Thursday, October 20, 2016

Hawaiian Swimming Clam (Limaria keohea)

File clam collected during our invasive algae lab. Image by HIMB.

The Hawaiian swimming clam Limaria keohea, is one of the most unique invertebrates found in Hawaiian waters.  It can swim, it can drop its sticky tentacles like a lizard loosing its tail, and it lives in a tidy hidden nest it has made out of byssal threads.   

During our invasive algae lab, students are asked to replicate some of the methods used by DNLR's Supersucker.  This includes sorting through the algae for any animals or native algae, and separating them from the invasive gorilla ogo seaweed Gracilaria salicornia.  One of the most spectacular species found in this lab is this Hawaiian swimming clam. A type of file clam, once pulled from the water it appears as an orange gooey blob, but when it is submerged back into the water, it gets lots of "oohs" and "ahhs" as it expands and starts swimming in rhythmic, mesmerizing motions.

The swimming is achieved by opening and forcefully closing the shell valves, ejecting jet-like streams of water from the hinge area to move forward. The tentacles may assist in the swimming and certainly assist the clam as it explores its world. Take a look at the video below.

L. keohea swimming.      Video  L.Tanabe/HIMB

File clam on byssal threads among gorilla ogo seaweed. Image by HIMB
The pink/orange tentacles are also used for defense. They are sticky and can be released to attach to a predator or other threat. A study of a related Limaria clam published by the Journal of Marine Biological Association of the UK found that the mucus responsible for the sticky tentacles is also distasteful to predatory fish. Nothing like having sticky distasteful tentacles stuck to your face and mouth. We don't know for sure if our Hawaiian clams tentacles are distastful to fish, but they are certainly sticky.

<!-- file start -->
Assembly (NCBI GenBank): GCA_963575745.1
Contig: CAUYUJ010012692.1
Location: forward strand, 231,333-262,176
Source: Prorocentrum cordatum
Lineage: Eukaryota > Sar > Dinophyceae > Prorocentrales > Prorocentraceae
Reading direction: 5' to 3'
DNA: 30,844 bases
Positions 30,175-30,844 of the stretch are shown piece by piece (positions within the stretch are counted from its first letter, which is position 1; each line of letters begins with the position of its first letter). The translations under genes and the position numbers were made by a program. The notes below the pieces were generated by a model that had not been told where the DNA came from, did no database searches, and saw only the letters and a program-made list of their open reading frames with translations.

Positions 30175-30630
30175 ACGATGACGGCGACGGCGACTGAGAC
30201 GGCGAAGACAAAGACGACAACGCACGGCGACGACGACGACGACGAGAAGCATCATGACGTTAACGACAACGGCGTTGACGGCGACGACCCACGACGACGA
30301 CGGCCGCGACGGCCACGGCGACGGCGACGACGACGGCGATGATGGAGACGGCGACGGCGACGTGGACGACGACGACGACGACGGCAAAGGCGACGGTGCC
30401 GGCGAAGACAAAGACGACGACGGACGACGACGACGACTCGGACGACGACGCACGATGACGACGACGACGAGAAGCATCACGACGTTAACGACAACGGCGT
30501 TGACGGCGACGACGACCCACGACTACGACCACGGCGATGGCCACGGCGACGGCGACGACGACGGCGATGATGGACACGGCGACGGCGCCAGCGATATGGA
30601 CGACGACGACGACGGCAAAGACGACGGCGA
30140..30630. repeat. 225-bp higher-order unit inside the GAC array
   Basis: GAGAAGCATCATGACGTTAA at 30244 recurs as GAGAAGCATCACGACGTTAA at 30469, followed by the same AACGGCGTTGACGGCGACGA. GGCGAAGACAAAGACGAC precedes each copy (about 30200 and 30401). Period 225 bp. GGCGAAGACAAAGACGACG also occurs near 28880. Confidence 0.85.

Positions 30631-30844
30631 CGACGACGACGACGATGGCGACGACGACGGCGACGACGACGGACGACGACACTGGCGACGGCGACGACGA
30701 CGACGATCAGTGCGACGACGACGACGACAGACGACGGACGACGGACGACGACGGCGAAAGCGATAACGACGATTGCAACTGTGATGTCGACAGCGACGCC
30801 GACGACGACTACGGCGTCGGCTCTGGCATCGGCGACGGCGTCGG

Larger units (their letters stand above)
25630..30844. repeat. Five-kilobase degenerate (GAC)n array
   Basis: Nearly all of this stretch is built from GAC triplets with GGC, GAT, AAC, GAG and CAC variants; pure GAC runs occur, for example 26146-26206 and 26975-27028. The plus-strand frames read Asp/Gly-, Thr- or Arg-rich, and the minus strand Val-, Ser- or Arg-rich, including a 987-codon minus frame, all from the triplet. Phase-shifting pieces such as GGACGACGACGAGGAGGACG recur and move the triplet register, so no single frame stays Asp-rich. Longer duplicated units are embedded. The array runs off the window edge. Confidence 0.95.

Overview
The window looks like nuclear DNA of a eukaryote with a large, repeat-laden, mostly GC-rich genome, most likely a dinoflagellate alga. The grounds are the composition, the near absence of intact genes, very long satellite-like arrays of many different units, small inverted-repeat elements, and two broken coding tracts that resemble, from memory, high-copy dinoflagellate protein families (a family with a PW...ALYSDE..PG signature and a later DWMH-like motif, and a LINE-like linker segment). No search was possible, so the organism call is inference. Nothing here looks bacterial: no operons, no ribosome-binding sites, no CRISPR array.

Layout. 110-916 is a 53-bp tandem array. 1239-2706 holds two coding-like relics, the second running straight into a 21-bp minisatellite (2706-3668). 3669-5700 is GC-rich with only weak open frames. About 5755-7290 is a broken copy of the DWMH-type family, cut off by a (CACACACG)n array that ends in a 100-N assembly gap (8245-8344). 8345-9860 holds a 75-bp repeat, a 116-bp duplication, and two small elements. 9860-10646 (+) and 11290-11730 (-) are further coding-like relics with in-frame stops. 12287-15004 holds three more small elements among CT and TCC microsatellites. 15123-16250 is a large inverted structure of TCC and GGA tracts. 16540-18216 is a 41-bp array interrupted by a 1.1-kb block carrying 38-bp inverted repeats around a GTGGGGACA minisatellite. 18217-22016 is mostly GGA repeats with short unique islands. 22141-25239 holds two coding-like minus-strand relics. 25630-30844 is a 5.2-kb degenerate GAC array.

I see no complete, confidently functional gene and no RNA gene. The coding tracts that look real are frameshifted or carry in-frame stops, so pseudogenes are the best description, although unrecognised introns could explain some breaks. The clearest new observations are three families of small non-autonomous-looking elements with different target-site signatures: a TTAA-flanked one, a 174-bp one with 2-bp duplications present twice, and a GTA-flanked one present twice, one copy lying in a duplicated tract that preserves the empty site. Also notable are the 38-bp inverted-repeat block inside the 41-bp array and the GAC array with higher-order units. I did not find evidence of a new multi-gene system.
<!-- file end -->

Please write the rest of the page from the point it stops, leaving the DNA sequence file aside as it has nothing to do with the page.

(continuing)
The prevalence of the Hawaiian swimming clam living in the alga around Coconut Island is very peculiar. These clams didn't start appearing in our alga labs on Coconut Island until around 2010. Apparently, it was a very good recruitment (settlement) of juvenile clams that year and they have been common ever since. Published literature suggests that this species are more commonly found in old coral blocks or under rocks, which makes their occurrence in an invasive alien alga all the more interesting. They have moved into a new habitat.

In the nest.  Photo by L.Tanabe/HIMB.

As students are pulling apart the clumps of alga, they rarely notice that they are pulling apart the clam's nests. The clams make the nests from loosely spun byssal threads. These are very similar to the threads that mussels use to attach themselves to the rocks, but in this case, the keohea clams use them to reinforce the sides of a burrow or nest in which they live. One study of a related Limaria clam, indicated that the clam creates thousands of nests in and around rocks and sediment on the bottom, suggesting the clams are actually creating biogenic clam reefs! The threads are a silky strong proteinaceous material.

Life in the alga - Limaria keohea embedded in the alien invasive alga Gracilaria salicornia. Video L. Tanabe/HIMB

Like other bivalves, file clams are filter feeders.  They use a siphon to intake water as they filter out food.  This water is also used to obtain oxygen for respiration. Perhaps the invasive alien alga, in a slightly murky food filled lagoon, is proving to be an excellent habitat for at least one Hawaiian endemic animal.

Written by Lyndsey Tanabe, M. Heckman and HIMB CEP Interns.

Donovan, Deborah A., John P. Elias, and John Baldwin. "Swimming Behavior and Morphometry of the File Shell Limaria Fragilis." Marine and Freshwater Behaviour and Physiology 37.1 (2004): 7-16. Web.
Eldridge, Jan. "Aquatic Invertebrate Important for Waterfowl Production." Invertebrate Natural History (1990). Web.
Gilmour,  T.H. J. "The defensive adaptations of Lima hians (Molluca, Bivalva). J. Mar. Biol. Assoc. U.K. 47, 209-221 (1967)
Kay, E. Alison. Hawaiian Marine Shells. Honolulu, HI: Bishop Museum, 1979. Print.
Morton, Brian. "Bivalve." Encyclopedia Britannica Online. Encyclopedia Britannica. Web. 31 Mar. 2016.

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